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Dip.Tax, B.A., LL.M.(Warwick), LL.D., MIT, TEP

International Tax & Legal Counsel






Business Advisory  ::  Company Formation  ::  Trusts  ::  Residency  ::  Tax   ::  Intellectual Property



Maltese Registered Trusts

The setting up of trusts in Malta is regulated by the new Trusts and Trustees Act of 2004. The Act provides for the creation of trusts and authorisation and supervision of trustees. In this regard, the MFSA is the competent authority for the purposes of the Act. The Act incorporates within its provisions the Hague Convention on the Law Applicable to Trusts and on their Recognition which Malta has ratified.

The Maltese Regulatory Environment
The Malta Financial Services Authority (MFSA) is responsible for the authorisation, regulation and supervision of trustees. The MFSA also licenses, regulates and supervises banking and financial institutions, and investment services business.

The MFSA requires the highest standards of probity and honesty. Every licence is issued subject to standard conditions which may be adapted to suit certain circumstances so long as standards are not compromised.

The MFSA is an autonomous public authority constituted and regulated by the Malta Financial Services Authority Act (MFSA Act). The MFSA aims to provide a seamless regulatory function for financial services. It also houses the Registry of Companies.

A trust is an obligation which binds a person or persons (called the ‘trustees’) to deal with
property over which they have control (called ‘the trust property’) for the benefit of
persons (called the beneficiaries) or for a charitable purpose in accordance with the terms
of the trust.

Creation of Trusts
A trust can come into existence in any manner. A trust may come into existence by an instrument in writing including by a will. A unilateral declaration of trust is also possible. A unilateral declaration of trust is a declaration in writing made by a trustee stating that it is the trustee of a trust, containing all terms of the trust as well as the names or information enabling the identification of all beneficiaries.

A trust may also come into existence by oral declaration, with the exception of a unit trust which must be created by a written instrument. Also in the case of an inter vivos trust, the trust must be created by notarial trust deed. A trust may also come into existence by operation of law or by a judicial decision.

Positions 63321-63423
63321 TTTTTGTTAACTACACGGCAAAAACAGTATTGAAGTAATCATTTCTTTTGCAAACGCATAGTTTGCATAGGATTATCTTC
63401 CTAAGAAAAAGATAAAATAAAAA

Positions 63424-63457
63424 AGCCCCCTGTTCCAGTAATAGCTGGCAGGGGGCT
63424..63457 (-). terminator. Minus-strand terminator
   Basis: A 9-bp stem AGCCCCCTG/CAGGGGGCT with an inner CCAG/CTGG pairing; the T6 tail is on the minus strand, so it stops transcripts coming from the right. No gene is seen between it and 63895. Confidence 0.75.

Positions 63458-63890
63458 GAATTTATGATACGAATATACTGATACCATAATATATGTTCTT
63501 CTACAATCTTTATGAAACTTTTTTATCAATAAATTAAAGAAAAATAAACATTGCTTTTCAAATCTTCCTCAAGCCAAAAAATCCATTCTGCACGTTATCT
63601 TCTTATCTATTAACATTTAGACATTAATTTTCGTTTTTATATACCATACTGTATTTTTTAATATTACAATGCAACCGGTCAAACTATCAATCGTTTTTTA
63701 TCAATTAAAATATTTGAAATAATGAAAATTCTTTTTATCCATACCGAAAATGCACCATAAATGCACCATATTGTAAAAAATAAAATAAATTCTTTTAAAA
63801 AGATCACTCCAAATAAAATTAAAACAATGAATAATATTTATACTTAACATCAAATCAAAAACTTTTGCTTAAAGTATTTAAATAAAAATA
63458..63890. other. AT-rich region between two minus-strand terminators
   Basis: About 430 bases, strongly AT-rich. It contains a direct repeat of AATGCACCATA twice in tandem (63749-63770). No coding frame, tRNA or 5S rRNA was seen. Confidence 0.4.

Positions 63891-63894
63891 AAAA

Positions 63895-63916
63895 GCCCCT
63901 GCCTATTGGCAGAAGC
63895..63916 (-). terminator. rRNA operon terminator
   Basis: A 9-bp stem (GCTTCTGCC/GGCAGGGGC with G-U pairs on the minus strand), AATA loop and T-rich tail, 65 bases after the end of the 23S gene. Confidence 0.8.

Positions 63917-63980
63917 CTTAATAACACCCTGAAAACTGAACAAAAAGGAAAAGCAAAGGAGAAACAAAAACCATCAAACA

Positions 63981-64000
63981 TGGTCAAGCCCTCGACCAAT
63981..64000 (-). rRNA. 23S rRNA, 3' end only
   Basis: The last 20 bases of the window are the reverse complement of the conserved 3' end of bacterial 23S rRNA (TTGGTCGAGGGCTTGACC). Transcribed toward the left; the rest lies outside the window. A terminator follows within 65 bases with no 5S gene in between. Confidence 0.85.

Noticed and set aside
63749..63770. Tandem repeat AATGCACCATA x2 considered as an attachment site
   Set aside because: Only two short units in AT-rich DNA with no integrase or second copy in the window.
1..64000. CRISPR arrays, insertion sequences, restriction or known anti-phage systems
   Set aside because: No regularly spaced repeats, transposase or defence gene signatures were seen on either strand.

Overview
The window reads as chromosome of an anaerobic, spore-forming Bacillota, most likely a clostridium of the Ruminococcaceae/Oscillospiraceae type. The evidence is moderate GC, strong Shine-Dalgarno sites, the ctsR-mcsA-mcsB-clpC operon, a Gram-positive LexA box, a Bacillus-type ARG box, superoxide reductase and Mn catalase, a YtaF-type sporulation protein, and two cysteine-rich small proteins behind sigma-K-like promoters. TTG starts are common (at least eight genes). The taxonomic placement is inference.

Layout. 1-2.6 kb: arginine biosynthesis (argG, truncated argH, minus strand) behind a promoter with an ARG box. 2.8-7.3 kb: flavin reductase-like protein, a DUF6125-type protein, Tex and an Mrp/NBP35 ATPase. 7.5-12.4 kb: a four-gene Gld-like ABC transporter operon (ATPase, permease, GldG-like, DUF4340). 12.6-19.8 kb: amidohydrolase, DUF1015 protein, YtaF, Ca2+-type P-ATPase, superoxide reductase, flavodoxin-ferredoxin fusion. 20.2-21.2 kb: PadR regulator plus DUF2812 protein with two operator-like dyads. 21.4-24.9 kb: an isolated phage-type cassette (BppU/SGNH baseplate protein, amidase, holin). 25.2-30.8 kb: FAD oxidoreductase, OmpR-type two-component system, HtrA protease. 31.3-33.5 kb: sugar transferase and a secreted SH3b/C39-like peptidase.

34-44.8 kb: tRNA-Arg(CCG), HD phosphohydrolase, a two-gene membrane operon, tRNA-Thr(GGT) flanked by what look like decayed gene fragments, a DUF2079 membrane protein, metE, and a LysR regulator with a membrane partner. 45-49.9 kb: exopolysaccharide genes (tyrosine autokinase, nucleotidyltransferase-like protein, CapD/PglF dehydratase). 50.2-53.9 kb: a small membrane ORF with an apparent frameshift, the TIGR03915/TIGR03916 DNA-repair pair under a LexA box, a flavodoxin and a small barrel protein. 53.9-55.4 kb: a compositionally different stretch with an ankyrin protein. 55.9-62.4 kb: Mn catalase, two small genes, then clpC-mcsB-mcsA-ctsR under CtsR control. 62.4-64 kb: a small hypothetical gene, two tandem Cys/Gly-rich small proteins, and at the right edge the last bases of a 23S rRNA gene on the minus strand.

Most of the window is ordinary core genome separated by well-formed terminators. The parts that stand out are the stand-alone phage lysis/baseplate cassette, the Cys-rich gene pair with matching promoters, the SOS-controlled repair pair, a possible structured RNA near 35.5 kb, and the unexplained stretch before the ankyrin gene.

Where assets are held, acquired or received by a person for another on the basis of oral arrangements of a fiduciary nature, express or implied, there shall be presumed to be mandate or a deposit rather than a trust, unless there is evidence of the intention to create an oral trust.

A trust may continue until the 100th anniversary of the date on which it came into existence, and, unless sooner terminated, shall terminate. This limit does not apply to a trust for a charitable purpose or to a unit trust.

Legal Effects and formalities
The effects of any transactions related to property under trust are regulated by the Act and other laws that apply specifically to trusts. The formalities required with respect to such transactions are as a general rule regulated in the normal manner. Transactions relating to the transfer of ownership or other rights to or in property under trust shall therefore be carried out in the form and manner required by the law applicable to such transactions.

Trustees are bound to follow the Code of Conduct issued by the MFSA.


Under the Professional Secrecy Act 1994, lawyers, bankers, stock brokers and accountants cannot divulge any information about their clients unless international criminal activity (money laundering, drug dealing, etc.) is involved.

Moreover, Licensed Nominee Companies fall under the Malta Financial Services Centre Act 1988 which also requires such companies to protect the confidentiality of the beneficial owners they represent. All our services are covered by these strict professional secrecy provisions.





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